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Financial focus

Monday Headlines:
• Ireland to put pressure on UK to stay in Europe
• Greek resignations may hamper reform programme
• US adds 236,000 jobs in February, and retail sales are up
• China’s data shows weakest start since 2009
• Nikkei closed at new 4½ year high
• China shares slip after tepid economic data
• European markets may take a breather today
• Dollar approaches 3½ year high on US growth
• WTI oil drops from one-week high

News:
Ireland is fearful of a UK exit from Europe, and PM Enda Kenny will
urge David Cameron to do all he can to keep the nation in the EU.
Kenny, who believes that the planned referendum by 2017 could have
disastrous consequences for Ireland, said “We want to keep our ports
and gates of business open to and from Britain. That would be of such
fundamental importance for us here and for them, because of their
exports to Ireland”.

Greece’s privatisation chief and a senior finance ministry official
resigned on Saturday after they were charged with breach of duty over
their former role as board members of a state utility. The resignations
are a setback to Greece’s efforts to push through an ambitious reform
programme in a bid to turn around the debt-laden country, which relies
on aid from foreign lenders to keep afloat.

The US economy added 236,000 jobs last month, pushing the jobless
rate to a four-year low. The better-than-expected data from the Labour
Department showed the economy gaining traction despite higher taxes
and deep spending cuts. The jobless rate fell to 7.7%, the lowest since
December 2008, from 7.9% in January. In addition, sales at US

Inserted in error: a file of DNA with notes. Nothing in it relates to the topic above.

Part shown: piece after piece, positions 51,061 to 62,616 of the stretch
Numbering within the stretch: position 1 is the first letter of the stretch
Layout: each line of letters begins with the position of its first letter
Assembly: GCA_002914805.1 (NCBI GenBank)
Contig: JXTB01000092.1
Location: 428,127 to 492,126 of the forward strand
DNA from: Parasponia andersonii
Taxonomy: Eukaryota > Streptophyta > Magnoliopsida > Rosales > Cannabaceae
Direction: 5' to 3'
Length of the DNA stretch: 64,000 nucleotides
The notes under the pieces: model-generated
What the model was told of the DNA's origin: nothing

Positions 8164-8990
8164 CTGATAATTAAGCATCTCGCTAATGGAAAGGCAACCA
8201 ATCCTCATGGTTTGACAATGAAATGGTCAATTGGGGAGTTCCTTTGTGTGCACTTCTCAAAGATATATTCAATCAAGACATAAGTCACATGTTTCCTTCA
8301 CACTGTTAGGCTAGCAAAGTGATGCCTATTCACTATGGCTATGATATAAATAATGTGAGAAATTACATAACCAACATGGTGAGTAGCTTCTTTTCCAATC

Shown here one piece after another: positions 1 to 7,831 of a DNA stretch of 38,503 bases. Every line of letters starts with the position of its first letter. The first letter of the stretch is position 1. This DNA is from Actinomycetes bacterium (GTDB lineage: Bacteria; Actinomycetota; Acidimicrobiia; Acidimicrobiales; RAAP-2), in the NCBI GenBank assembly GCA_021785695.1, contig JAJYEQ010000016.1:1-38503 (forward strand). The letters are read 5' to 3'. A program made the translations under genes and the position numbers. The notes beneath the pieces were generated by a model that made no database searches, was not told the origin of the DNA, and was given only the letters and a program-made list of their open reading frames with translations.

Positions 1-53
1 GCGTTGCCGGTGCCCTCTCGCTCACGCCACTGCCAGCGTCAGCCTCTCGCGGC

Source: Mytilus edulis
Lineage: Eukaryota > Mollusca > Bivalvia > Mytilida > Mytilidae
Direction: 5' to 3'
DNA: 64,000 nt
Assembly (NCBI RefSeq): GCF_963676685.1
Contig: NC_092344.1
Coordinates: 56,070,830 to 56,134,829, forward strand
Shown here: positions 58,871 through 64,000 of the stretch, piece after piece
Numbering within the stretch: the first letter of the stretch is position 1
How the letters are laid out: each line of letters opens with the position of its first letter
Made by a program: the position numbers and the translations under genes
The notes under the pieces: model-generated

retailers probably rose 0.5% last month after a 0.1% gain in January,
according to the median estimate of economists surveyed.

China’s industrial output had the weakest start to a year since 2009
and lending and retail sales growth slowed, toughening challenges for a new leadership that wants to narrow the gap
between rich and poor. Production increased 9.9% in the first two months and retail sales rose 12.3%, government data
showed on Saturday. The decline in four February purchasing managers’ indexes, and official data released over the
past week, are raising concerns that a recovery that started in the fourth quarter may be peaking.

Markets:
Italian stocks will be in focus today after Fitch downgraded the country’s credit rating by one notch to BBB-plus, with a
negative outlook, citing political uncertainty following last month’s inconclusive election. The downgrade, which came
after most European stock markets’ closing bell, knocked Italian bond futures.

Overnight, The Nikkei share average closed at a new 4½ year high as investors bought financials and exporters after the
yen weakened on signs of recovery in the US economy, while hopes for monetary easing aided risk appetites. China
shares made a third straight daily loss, led by the banking sector after patchy economic data over the weekend raised
doubts that earnings will recover for Chinese companies.

Today, European stocks are seen steady, taking a breather from the previous week’s sharp rally, as Italy’s credit
downgrade and mixed macro data from China dent investors’ appetite for risky assets.

Currencies:
The dollar approached its highest level in 3½ years versus the yen as signs of a strengthening recovery in the world’s
biggest economy boosted demand for the US currency. The dollar gained 3% in the past three months, the euro added
2.9%, but the yen tumbled 13%, the biggest decline among the 10 developed-nation currencies tracked by Bloomberg
Correlation-Weighted Indexes.

Energy:
West Texas Intermediate oil dropped from the highest price in more than a week as Saudi Arabia boosted output and
industrial production slowed in China, the world’s second-biggest consumer of crude. Overnight, futures slid as much as
0.4% after gaining 1.4% last week, the most in a month.

Commodities:
Palm oil climbed to the highest level in almost two weeks on speculation that rising demand among importers led by India
may trim near record inventories in Malaysia, the world’s second-largest producer. Cooking oil imports by India, the
world’s second-largest consumer, probably climbed for a third month in February after palm oil prices tumbled and
speculation of a tax increase spurred buying by refiners and traders.

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